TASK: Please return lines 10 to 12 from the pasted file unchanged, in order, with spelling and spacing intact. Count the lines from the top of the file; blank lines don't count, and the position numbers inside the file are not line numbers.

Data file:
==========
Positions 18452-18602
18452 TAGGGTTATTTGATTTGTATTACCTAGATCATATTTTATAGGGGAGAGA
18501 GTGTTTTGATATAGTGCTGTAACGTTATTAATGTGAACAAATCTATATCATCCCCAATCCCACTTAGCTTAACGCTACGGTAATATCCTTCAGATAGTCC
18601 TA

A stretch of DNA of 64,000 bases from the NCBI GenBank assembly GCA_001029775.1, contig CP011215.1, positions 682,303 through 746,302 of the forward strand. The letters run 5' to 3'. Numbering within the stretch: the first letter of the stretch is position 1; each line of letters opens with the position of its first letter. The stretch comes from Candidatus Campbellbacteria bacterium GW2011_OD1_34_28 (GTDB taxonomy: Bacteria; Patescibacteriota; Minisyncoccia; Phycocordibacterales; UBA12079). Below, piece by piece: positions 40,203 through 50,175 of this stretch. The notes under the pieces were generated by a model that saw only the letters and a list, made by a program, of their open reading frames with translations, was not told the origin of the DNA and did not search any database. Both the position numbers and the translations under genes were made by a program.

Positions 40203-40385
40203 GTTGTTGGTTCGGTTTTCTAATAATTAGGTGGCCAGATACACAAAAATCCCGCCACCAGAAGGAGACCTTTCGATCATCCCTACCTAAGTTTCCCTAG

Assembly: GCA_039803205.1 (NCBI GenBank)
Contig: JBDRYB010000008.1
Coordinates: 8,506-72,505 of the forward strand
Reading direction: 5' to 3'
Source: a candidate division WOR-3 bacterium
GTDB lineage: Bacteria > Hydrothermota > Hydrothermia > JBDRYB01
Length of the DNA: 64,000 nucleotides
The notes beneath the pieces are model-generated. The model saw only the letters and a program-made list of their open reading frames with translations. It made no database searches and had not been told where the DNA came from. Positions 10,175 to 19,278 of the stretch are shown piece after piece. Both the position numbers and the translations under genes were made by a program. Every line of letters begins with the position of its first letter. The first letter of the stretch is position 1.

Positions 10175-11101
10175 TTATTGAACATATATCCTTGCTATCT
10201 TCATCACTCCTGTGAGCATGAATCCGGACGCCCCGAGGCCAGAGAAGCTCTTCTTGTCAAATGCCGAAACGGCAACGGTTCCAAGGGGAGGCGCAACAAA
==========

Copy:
Coordinates: 8,506-72,505 of the forward strand
Reading direction: 5' to 3'
Source: a candidate division WOR-3 bacterium